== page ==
Parents' Guide to

The Magdalene Sisters

By Kat Halstead, Common Sense Media Reviewer

age 16+

Harrowing drama has physical and sexual abuse, language.

Movie R 2003 114 minutes
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That such asylums existed in real life gives this powerful drama an even more sinister edge. The Magdalene Sisters invites viewers to contemplate what happened to young women in Ireland in the name of religion and respectability right up to the mid '90s -- and no doubt beyond. Writer and director Peter Mullan frames the drama in a matter-of-fact way that lets the strong performances hit hard without drawing away from the grim reality. It's a film with something important to say that balances anger, emotional intimacy and restraint to incredibly strong effect.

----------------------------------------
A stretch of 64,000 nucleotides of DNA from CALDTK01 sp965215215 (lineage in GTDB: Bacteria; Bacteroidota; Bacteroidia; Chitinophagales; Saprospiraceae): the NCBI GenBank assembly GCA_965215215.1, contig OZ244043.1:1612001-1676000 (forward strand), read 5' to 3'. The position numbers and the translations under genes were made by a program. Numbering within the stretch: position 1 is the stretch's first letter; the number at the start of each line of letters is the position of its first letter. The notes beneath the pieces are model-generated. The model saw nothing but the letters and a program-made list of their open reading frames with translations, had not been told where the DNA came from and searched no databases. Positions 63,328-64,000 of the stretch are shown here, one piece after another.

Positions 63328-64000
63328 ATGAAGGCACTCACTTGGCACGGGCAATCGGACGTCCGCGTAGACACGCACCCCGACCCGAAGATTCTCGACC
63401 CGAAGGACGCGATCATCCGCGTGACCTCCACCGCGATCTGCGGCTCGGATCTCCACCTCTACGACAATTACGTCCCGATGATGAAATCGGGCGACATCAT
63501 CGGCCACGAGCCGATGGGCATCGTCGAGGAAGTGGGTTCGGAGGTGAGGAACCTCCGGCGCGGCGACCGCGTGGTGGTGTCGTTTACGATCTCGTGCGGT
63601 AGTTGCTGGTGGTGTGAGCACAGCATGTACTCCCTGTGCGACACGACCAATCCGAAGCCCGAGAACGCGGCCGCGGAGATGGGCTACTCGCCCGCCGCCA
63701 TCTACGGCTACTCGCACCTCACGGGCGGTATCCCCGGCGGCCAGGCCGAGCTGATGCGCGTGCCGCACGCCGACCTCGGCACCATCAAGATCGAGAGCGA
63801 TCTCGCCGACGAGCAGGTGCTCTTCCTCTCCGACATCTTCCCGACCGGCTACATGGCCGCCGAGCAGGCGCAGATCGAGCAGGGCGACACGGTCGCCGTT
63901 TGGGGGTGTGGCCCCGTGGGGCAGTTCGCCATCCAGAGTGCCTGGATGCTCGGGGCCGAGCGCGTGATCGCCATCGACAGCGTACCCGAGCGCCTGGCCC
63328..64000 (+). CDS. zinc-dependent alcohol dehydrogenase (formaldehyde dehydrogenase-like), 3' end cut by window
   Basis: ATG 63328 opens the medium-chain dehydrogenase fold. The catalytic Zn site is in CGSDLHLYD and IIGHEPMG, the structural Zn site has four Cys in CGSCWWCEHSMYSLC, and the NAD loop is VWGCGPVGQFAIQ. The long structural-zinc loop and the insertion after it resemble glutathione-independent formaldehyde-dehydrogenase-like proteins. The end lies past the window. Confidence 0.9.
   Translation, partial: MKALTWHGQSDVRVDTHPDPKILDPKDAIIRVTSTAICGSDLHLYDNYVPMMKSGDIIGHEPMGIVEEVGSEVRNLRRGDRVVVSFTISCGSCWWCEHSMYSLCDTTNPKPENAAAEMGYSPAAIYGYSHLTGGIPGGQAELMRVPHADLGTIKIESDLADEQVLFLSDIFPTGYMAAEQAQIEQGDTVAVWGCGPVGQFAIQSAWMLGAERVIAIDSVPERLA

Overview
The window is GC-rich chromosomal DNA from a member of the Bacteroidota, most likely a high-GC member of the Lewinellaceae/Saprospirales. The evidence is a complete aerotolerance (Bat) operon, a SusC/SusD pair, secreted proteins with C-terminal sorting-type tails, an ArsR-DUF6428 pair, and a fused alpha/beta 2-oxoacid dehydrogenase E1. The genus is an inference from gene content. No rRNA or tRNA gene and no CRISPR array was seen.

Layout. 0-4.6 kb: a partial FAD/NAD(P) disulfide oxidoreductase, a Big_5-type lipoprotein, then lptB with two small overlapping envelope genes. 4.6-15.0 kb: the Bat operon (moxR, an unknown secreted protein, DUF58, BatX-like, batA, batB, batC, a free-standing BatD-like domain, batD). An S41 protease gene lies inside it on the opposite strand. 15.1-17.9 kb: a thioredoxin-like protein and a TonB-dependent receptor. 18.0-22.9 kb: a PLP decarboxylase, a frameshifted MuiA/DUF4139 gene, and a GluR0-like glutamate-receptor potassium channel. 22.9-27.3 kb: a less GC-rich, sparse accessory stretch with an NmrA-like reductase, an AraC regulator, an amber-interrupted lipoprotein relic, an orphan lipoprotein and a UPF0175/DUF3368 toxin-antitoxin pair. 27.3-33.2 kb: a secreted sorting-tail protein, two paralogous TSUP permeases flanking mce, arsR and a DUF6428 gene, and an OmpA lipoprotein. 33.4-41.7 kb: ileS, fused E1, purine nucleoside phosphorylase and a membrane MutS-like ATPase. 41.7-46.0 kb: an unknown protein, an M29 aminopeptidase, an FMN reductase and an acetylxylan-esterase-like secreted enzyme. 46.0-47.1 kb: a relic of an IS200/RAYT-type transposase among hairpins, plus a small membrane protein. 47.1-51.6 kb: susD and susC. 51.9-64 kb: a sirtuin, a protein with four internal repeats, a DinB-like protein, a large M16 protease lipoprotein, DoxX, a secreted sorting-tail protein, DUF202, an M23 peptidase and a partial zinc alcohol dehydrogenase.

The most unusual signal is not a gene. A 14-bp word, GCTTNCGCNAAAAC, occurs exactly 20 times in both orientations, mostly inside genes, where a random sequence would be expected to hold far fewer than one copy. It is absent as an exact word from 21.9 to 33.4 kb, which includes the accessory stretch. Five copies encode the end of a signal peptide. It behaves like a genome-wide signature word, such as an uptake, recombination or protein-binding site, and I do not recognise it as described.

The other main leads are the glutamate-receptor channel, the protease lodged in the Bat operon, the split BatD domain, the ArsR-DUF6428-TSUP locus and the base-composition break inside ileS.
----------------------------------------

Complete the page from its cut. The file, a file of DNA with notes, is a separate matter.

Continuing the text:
As the three central characters, Anne-Marie Duff, Nora-Jane Noone, and Dorothy Duffy are perfectly cast, giving sympathetic, complex performances, playing out internal conflicts and the trauma of the experience while refusing to be broken. As fellow "inmate" Crispina, Eileen Walsh is a stand-out, with a frenetic energy that heightens the tension and sense of psychological distress bubbling beneath the surface in every scene she's in. Geraldine McEwan is the stuff of nightmares as Sister Bridget, absolute venom in her words and looks, and a mask-like smile hungry with malevolence. It's definitely a film reliant on the impact of its believable performances, and none disappoint. The Magdalene Sisters is an intense watch, but one that allows its central characters a sense of hope and power, even amid the atrocities.

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